Jefferson Missouri Culture
Here are some of the best things to do in and around downtown Jefferson City. The tallest building is also home to the Jefferson County Courthouse, the oldest building in Jefferson City and the only one of its kind in Missouri. It is a good place to see a variety of art, music, craftsmen, musicians, restaurants, shops and much more.
The bronze statue, which shows Jefferson sitting and writing with a quill, was unveiled in 2001 and is part of the Museum of American History at the Jefferson City Public Library. Five figures commemorating the Corps of Discovery in Missouri, led by Meriwether Lewis and William Clark, are also on display at the Missouri State Capitol, where the statue was erected. The sculpture, designed by artist Sabra M. Smith and funded by private donations (including donations from Missouri schoolchildren), is reminiscent of Misourians who participated in the Lewis & Clark bicentennial in America.
The south entrance is dominated by two heroic bronze figures representing the Missouri and the Mississippi. The square overlooks Jefferson Landing on the Mississippi and across the river to the Jefferson City Public Library and State Capitol.
This stunning landmark dominates the Jefferson City skyline and sits on a limestone cliff on the banks of the Missouri River. It stands on a station overlooking Jefferson Landing and the Mississippi River, as well as the main street and downtown.
The State Capitol, which houses the Missouri State Museum, is the third state Capitol after the first two were destroyed in fires in 1837 and 1911. Located on the ground floor of the nearby Capitol, the Lohman Building displays exhibits about the history of our capital city and is home to the largest collection of Missouri artifacts and artefacts. The land covers three acres and the building houses more than 1,000 artifacts from across the United States.
For genealogy fans, the Missouri State Information Center, which houses a collection of more than 1,000 pages of Missouri State records, is a must. The Missouri Governor's House is located on the second floor of the state Capitol and houses the state's largest museum of history and artifacts. The Missouri State Capitol offers visitors the opportunity to view both the inside and the outside. The Cultural Resources Inventory is located in the Capitol, just blocks from the Museum of History and Heritage, and is open to the public and home to a variety of exhibits about the history of our state and its people.
In 1935, Missouri-born Thomas Hart Benton was commissioned by the Missouri House of Representatives to paint four walls of the House Lounge. His painting, "Social History in the State of Missouri," was painted by Missouri artist ThomasHart Bentons. The Missouri State Capitol Museum of History and Heritage hosts other historic events from Missouri, including the signing of our Louisiana Purchase Treaty, which stands on a patio overlooking the Missouri River, and other historic events from Missouri's history.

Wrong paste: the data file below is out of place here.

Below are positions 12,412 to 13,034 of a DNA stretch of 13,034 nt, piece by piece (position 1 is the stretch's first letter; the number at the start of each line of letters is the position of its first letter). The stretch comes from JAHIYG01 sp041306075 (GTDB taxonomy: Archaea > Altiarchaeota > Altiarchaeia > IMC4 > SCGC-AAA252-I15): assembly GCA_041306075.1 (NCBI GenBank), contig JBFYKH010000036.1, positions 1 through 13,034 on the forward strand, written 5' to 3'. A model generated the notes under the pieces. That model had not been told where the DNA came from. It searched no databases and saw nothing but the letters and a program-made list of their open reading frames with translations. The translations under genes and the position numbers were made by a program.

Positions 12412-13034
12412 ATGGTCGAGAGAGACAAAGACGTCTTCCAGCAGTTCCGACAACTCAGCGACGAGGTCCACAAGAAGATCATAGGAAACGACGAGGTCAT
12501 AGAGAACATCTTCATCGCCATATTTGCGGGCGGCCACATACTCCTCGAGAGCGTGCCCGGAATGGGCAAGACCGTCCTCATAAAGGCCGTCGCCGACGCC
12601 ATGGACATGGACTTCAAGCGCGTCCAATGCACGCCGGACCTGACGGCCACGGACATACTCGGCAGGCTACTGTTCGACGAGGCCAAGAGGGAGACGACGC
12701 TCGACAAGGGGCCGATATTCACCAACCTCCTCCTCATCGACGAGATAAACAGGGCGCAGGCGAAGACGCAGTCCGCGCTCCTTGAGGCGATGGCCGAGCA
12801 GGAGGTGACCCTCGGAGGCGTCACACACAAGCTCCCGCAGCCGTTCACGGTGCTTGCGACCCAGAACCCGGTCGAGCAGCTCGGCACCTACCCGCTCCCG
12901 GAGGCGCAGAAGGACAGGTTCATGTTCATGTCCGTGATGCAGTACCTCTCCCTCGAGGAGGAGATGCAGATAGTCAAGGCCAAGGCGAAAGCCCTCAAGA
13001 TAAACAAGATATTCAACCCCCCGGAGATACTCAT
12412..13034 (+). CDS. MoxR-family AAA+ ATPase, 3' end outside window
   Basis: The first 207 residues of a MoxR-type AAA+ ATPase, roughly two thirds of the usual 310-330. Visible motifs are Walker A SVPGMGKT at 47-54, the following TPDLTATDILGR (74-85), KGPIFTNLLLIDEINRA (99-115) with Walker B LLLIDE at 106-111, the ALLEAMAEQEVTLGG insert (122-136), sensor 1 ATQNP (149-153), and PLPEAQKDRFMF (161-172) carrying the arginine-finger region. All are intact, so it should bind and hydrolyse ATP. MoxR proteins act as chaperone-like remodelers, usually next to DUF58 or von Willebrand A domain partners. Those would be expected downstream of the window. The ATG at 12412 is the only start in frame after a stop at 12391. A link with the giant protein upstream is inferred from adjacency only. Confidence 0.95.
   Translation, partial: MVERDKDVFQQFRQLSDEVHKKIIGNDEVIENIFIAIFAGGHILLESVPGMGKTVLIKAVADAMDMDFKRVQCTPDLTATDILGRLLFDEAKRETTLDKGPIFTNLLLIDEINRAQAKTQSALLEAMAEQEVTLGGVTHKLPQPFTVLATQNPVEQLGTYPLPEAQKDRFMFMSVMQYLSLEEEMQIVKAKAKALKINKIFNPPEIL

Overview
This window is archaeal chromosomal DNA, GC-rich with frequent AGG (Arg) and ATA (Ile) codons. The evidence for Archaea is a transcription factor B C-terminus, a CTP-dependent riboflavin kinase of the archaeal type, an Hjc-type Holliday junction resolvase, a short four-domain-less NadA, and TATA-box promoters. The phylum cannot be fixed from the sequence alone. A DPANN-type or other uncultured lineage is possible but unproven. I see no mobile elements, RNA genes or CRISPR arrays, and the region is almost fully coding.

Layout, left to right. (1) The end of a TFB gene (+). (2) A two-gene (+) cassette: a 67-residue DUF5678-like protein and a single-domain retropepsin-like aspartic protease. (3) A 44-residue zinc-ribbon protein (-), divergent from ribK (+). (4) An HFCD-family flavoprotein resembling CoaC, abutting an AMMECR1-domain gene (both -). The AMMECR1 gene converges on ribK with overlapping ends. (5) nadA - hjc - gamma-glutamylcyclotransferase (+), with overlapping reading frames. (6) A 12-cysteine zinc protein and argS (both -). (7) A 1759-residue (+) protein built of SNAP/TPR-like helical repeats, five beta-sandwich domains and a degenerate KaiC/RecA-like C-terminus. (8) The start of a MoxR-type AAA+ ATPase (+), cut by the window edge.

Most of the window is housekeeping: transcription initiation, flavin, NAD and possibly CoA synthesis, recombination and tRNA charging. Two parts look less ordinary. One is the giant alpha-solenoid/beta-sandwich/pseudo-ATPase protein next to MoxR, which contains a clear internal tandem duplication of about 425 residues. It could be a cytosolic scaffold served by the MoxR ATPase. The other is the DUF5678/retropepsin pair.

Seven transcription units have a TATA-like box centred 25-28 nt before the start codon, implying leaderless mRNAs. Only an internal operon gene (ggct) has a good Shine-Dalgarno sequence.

When the Missouri Territory was founded in 1812, the Missouri State Capital was Jefferson City, later moved to St. Charles, then Kansas City, and then back to Missouri City. The Missouri compromise that allowed the territory of the Union, and when the capital of the state of Missouri was originally located at the site of the former Missouri House of Representatives in St. Louis, when it was first organized as "Missouri territory" "in the year 1812 And later, moved from St, Charles to 1821. Founded in 1919 and now operated by the Missouri Department of Natural Resources, it has exhibits, dioramas and changing displays. The Mississippi River Museum of History and Heritage is located on the second floor of a building in the State Capitol Building in downtown Jefferson County and showcases Missouri's history and people, culture, history and heritage.
The crucial compromise that sacrificed African-Americans "rights in favor of a stronger state union collapsed in 1819, when Missouri applied to join the United States as a slave state. But what should have been a simple decision about Missouri's future soon became the most contentious issue in the history of the US Civil War.
For several years, other cities tried to transform the capital, and in 1832 Governor John Miller proposed the construction of a state prison to strengthen the city's position as the capital. The legislature initially proposed a new city, called Missouriopolis, but settled on Jefferson City.
As a result, Jefferson was vocal in his support of the expansion of slavery in Louisiana's purchasing states during the Missouri crisis. He opposed the expansion of slavery in the West, believing that such exclusion would destroy American slavery once and for all.
In the end, Price retreated and fled westward to Kansas City, and troops exchanged gunfire, but Jefferson City remained in Union hands. As the discussion about the so-called "Missouri question" heated up, Sage and Monticello found themselves in the middle of it all. Thomas Jefferson had bought the land in question in 1803, and although he advocated greater national ideas, it was the subject at home in Montpellier. This helped cement Jefferson's concern about the expansion of slavery in Missouri.